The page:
His uses of the persuasive language of logos helps to explain that African Americans have waited too long to receive the freedom they very well deserved. This evokes sympathy in the clergymen and makes them realize a change must occur. On the contrary, King utilizes emotional appeal to explain to the church officials that the way African Americans were treated does not deserve praise: “I doubt that you would so quickly commend the policemen…if you were to observe them, as they did on two occasions, refuse to give us food because we wanted to sing out grace together, I cannot join you in your praise of the Birmingham police department” (para. 44). King implements the use of emotional appeal to convince his readers of clergymen that the Birmingham police force does not treat African Americans who were peacefully protesting as they
Martin Luther king Jr. was one of the most influential people during the Civil Rights era and was responsible for changing the lives of all African Americans in America. He was a leader of his time; on a mission to gain freedom from segregation and derivation of rights for all minorities in the south. As a Political Leader, Martin Luther King Jr. had many followers, but just the same, he also had criticizers. In his letter addressed to the Clergymen titled “Letter from Birmingham Jail (1963)”, Martin Luther King Jr. speaks as the President of the Southern Christian Leadership Council and answers to questions and concerns of his participation and demonstration of nonviolent actions against political wrong doings that resulted in the imprisonment of Martin Luther King Jr. and several other protestors. Martin Luther King Jr. felt the need to address the concerns of his criticizers who thought that his actions were misguided and impetuous.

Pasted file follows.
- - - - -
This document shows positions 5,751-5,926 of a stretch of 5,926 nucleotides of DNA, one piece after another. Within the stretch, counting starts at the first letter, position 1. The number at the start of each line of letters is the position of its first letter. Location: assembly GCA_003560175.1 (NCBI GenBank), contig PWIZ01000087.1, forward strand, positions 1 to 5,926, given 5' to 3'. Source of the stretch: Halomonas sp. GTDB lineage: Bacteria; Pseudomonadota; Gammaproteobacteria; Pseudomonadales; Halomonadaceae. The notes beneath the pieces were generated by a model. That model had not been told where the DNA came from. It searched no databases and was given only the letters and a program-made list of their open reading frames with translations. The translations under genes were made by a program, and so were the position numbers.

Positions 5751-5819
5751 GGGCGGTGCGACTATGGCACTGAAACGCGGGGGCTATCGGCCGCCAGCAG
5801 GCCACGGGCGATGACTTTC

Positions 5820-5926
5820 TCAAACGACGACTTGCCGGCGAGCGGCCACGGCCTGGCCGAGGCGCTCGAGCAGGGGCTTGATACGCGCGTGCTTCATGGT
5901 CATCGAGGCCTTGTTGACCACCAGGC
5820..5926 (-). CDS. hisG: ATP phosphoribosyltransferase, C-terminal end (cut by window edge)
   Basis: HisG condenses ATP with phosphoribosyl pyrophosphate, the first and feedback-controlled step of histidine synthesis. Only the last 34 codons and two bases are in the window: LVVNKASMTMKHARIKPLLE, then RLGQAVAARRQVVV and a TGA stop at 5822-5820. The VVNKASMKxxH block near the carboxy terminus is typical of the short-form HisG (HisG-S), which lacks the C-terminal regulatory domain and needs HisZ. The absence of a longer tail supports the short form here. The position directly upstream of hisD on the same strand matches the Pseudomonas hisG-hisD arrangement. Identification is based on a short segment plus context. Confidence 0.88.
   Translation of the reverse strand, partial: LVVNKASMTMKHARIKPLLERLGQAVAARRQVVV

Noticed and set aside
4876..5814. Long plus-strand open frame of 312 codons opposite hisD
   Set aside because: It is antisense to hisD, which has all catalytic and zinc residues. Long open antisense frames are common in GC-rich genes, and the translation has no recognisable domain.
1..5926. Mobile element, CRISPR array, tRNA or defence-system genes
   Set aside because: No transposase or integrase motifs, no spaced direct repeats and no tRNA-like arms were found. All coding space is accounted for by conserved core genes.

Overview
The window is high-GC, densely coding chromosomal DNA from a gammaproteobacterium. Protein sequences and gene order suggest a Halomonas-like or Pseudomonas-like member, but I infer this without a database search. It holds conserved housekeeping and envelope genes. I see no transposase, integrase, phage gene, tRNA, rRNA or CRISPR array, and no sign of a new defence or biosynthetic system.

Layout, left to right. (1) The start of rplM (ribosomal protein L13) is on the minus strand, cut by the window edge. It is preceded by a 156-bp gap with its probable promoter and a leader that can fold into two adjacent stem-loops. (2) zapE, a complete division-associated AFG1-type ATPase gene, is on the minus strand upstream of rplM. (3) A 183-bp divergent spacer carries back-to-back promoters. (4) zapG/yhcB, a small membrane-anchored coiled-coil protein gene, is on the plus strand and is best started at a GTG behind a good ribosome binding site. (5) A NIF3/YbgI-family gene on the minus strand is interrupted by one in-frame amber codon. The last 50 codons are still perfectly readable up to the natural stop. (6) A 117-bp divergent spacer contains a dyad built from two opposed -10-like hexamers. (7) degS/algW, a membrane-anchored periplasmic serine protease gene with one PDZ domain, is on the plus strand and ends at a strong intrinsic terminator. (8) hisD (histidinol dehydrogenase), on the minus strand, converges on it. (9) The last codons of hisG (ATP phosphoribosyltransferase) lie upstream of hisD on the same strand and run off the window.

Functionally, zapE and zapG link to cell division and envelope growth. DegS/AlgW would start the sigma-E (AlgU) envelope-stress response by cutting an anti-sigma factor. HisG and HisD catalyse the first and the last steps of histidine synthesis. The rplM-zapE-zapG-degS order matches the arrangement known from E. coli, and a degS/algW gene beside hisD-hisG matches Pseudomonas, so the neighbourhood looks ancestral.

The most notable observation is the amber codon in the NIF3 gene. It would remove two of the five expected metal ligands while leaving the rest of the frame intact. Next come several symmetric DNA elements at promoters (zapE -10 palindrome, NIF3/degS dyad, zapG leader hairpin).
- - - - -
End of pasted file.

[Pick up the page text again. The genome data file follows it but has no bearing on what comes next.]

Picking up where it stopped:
While in solitary confinement for nearly 8 days, reverend and social justice activist, Martin Luther King Jr., wrote his famous Letter from Birmingham Jail in response to the criticism he received for his non-violent protests. Several clergy who negatively critiqued King’s approach of seeking justice, wrote A Call for Unity, arguing that his protests were senseless and improper. Within the article, the clergymen provide nine different critiques that asserted how King’s protest are invalid, uneffective, and simply unintelligent in the fight for obtaining justice and equity for individuals of color. His letter has become one of the most profound pieces of literature of the 20th century, as King uses vivid examples and eloquent rhetorical devices to counter all nine arguments.